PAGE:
This is a cheat’s version of the classic French sauce, Aioli. It doesn’t pretend to be the real thing, but it is very good for what it is: a garlic-flavoured mayonnaise.
A delicious quiche-like pie that costs only the price of a cup of milk, 2 eggs and a few onions to make. This is a good week-day dish as it is economical, does not require much of your attention, and you are very likely to have all the ingredients on hand
Slices of carmellized onion and bacon on crispy, flaky puff pastry. Serve with a side salad.
This is like a quiche with no crust.
This only takes 15 minutes to put together and 15 minutes to cook. Nice served with rice.
A classic French recipe.
This is a very colourful, and tasty vegetable side dish, and very easy to prepare, with a flair of a traditional French to it with the braised lettuce. Cooking lettuce might seem a jarring idea, but the French do cook lettuce as well as eating it fresh.
A good introduction to fennel.
Artichoke hearts often come in oil; if so, drain them on paper towel before using in this recipe. You need a jar that is 8 to 9 oz or 250g.
This is dead easy; the long paragraph in the directions is just explaining how to make a rim on the tart squares, which is actually the work of seconds. It took way longer to think of how to describe this than it would to just do it!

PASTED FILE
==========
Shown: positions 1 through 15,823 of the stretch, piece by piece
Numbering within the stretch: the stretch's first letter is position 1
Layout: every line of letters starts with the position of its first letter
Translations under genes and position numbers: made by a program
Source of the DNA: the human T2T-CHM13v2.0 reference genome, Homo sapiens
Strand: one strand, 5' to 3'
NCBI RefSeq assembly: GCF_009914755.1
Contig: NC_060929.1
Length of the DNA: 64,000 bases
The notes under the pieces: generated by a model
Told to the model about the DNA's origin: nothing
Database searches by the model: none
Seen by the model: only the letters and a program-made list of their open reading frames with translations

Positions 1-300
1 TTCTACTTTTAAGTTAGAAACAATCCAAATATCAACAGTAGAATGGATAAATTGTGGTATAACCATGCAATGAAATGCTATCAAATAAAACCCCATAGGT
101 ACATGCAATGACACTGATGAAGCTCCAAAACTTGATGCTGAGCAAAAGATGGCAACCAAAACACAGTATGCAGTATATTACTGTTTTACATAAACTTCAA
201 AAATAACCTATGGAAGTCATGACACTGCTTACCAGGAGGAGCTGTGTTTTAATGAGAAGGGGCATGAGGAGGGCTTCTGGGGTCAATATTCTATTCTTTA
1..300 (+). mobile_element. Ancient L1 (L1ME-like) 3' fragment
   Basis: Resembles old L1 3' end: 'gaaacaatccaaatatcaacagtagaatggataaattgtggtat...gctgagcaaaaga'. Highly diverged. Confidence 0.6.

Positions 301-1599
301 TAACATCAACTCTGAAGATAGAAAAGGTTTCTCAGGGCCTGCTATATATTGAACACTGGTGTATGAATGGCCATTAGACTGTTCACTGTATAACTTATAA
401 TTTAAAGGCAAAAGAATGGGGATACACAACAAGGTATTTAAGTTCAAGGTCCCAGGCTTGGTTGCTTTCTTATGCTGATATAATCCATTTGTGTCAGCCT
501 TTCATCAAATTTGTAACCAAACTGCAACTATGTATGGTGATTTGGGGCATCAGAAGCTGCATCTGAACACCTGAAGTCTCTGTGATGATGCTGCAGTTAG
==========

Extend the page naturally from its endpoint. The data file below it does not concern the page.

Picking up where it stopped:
Nice for a lunch, with a leafy green side salad.
A very tasty, inexpensive quiche.
These beans are even better the next day; the recipe reheats well! An ideal make-ahead dish, served along with good bread and red wine. If you have a slow-cooker hanging around, this recipe is a good excuse to haul it out!
The onions turn really sweet because they are cooked for so long, first in the frying pan and then again in the oven. Very nice with a salad with tomatoes in it.
This recipe is a faithful rendition of the classic, authorized version in Larousse Gastronomique.
Use red berries such as raspberries, strawberries, red currants, etc. Come to think of it, there’s actually no reason the berries have to be red, but a mixture of at least two is nice.
An inexpensive but great tasting salmon quiche.
This is a modern take on the classic orange sauce to serve with Duck or trout. A more traditional Sauce Bigarade would be based on sugar and vinegar, use veal stock or braising juices, not use any liqueur, and not use flour or butter.
St Valery Carrots grow up to 10 inches (25 cm) long. They will be up 2 to 3 inches (5 to 7 1/2 cm) broad at the top, and tapered. Above ground, the fine leaves grow up to 20 inches (50 cm) tall. The carrot itself is orangey-pink, with a fine texture, and a complex…
Classically served with French fries and leafy salad.
This is a very easy version of a tapenade that you make in your blender.
A really great twist on roast chicken, instead of the same old, same old. And it actually uses enough of a fresh herb that it’s worth buying from the store, for once.
And you thought boiled, sliced carrots were another word for boring? Not these ones: very good, very sweet, even the older ones that have been stored a few months.